In the 2010s, the Israeli billionaire became a key player in the mining sector. However, during Joseph Kabila's second term in office, his star faded. Reports denouncing his practices and the losses they would entail for the DRC are accumulating.
This is part 1 of a 4-part series
It all started with a cup of coffee on a Parisian terrace. One of those allongés that you order to prolong the pleasures of discussion. The conversation was not about Dan Gertler. Our interlocutor, a jack-of-all-trades in African affairs, had invited us to discuss another project. The name of the Israeli billionaire did not come up until an hour later. At the beginning of 2020, Gertler was placed under sanctions for two years by the US. Reportedly close to Joseph Kabila, he has recently had to deal with Félix Tshisekedi’s government.
The man only speaks to the press once a decade. His confidants are told to keep quiet, and he prefers the company of rabbis to that of socialites, the atmosphere of synagogues to that of press rooms. Therefore, when our interlocutor mentioned the possibility of meeting the mysterious Israeli, we nodded enthusiastically. Facing accusations from all sides, shaken by the sanctions imposed by the US Treasury, which charged him with having built his fortune through corruption and at the expense of the Congolese people, Gertler wanted to explain himself. An interview could even be arranged in the next few weeks.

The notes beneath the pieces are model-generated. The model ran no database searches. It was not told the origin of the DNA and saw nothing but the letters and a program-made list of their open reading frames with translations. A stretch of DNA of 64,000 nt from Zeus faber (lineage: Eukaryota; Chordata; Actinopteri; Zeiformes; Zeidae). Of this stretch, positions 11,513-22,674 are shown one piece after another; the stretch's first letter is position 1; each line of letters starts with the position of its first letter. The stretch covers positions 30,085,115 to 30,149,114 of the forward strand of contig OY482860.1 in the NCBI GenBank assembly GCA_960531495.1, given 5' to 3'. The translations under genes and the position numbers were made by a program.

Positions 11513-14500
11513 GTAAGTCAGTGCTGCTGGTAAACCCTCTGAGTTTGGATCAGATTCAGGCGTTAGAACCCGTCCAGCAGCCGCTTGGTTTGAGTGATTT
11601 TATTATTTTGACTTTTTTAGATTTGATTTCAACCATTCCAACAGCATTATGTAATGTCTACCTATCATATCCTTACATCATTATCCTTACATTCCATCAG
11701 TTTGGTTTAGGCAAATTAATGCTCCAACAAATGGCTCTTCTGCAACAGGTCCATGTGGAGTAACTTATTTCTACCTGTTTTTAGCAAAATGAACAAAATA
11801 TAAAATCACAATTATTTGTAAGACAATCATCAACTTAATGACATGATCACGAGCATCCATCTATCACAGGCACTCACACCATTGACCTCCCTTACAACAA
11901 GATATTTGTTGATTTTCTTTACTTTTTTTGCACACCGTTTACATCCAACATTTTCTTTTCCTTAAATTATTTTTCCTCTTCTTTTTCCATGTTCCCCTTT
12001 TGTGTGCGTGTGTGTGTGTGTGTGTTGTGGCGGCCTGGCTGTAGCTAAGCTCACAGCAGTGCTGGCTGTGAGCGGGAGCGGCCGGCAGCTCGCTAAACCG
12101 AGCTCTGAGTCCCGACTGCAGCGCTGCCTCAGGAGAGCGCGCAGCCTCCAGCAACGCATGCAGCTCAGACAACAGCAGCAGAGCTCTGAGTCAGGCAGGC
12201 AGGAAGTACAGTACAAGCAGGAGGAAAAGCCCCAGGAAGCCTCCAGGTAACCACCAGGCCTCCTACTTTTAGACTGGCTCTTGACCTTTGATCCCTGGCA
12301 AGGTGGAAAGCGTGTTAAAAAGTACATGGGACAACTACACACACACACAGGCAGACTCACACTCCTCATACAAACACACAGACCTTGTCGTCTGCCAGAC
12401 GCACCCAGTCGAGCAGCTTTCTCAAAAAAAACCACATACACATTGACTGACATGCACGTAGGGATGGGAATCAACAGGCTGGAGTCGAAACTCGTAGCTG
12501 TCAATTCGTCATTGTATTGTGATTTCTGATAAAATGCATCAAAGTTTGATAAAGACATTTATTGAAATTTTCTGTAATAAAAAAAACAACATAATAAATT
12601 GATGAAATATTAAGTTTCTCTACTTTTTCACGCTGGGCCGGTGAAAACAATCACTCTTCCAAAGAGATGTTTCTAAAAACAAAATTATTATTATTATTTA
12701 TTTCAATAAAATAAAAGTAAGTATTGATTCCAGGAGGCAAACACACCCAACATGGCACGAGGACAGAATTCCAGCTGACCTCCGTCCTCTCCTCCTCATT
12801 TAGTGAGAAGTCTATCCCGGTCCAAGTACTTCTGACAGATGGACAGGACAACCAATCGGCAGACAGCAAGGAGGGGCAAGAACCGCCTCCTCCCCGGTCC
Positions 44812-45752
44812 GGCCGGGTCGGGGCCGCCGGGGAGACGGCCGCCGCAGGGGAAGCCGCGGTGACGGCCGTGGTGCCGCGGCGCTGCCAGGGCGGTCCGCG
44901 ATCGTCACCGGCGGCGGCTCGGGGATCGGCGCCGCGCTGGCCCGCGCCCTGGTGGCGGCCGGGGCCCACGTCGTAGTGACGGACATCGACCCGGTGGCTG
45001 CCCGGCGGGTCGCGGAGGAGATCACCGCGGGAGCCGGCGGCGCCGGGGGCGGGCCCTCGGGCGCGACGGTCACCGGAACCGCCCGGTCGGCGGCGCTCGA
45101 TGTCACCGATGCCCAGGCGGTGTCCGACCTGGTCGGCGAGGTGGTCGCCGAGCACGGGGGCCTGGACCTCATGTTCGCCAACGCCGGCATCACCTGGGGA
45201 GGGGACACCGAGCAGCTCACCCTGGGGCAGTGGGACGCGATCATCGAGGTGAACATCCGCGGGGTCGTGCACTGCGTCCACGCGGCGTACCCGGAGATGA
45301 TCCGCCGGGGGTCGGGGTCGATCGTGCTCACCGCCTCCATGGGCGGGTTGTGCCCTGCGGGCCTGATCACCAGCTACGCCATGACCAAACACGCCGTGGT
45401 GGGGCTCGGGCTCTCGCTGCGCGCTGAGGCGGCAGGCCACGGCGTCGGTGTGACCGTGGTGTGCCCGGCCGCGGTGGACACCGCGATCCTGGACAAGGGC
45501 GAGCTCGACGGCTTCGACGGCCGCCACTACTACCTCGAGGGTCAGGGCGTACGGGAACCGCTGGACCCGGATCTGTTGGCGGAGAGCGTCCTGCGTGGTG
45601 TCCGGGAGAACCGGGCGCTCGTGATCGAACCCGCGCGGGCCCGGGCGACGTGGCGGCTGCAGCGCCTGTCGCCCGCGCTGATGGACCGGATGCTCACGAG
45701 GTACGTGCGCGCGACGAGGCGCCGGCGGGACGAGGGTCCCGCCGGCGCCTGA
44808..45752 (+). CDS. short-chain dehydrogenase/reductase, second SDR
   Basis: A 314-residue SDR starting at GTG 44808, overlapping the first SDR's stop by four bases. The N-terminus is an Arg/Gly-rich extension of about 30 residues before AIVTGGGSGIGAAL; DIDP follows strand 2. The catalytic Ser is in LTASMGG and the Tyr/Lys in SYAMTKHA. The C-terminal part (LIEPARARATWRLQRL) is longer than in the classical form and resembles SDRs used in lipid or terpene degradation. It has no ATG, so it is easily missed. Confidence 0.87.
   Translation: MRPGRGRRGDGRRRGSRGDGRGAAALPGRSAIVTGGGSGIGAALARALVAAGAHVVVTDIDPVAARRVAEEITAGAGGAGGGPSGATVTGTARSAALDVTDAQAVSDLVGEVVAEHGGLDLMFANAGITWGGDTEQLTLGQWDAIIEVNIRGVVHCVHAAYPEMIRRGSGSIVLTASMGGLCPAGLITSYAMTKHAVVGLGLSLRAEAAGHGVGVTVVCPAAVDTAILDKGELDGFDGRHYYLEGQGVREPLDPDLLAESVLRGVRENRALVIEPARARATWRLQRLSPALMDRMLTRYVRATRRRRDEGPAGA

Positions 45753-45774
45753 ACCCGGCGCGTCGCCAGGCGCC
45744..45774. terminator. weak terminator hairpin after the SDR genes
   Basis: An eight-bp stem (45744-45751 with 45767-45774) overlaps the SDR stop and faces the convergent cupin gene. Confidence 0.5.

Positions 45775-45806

‘Welcome to the Holy Land’
It ended up taking two years. On 25 May 2022, in Tel Aviv, we finally got out of a vehicle in front of the billionaire’s residence. Until the last minute, the Covid-19 pandemic and the Israeli’s mistrust almost jeopardised our meeting. Thus Bnei Brak almost feels like a promised land. In this very religious neighbourhood, where nearly 90% of electors voted for ultra-Orthodox Jewish parties in the last legislative elections, Gertler has built a five-storey house that almost goes unnoticed.
He is part of the community, he scrupulously observes the Sabbath and prays several times a day. As we passed through the gate, the billionaire, wearing a navy suit and white shirt, greeted us with a broad smile over a full beard.
When we had met him two days earlier at his office, located not far from the diamond exchange, he had said in English “welcome to the holy land”, before slipping away.
This time, he introduced us to his wife and some of his 12 children, and then pushed us into a lift. The destination? His study. It is as big as that of a head of state.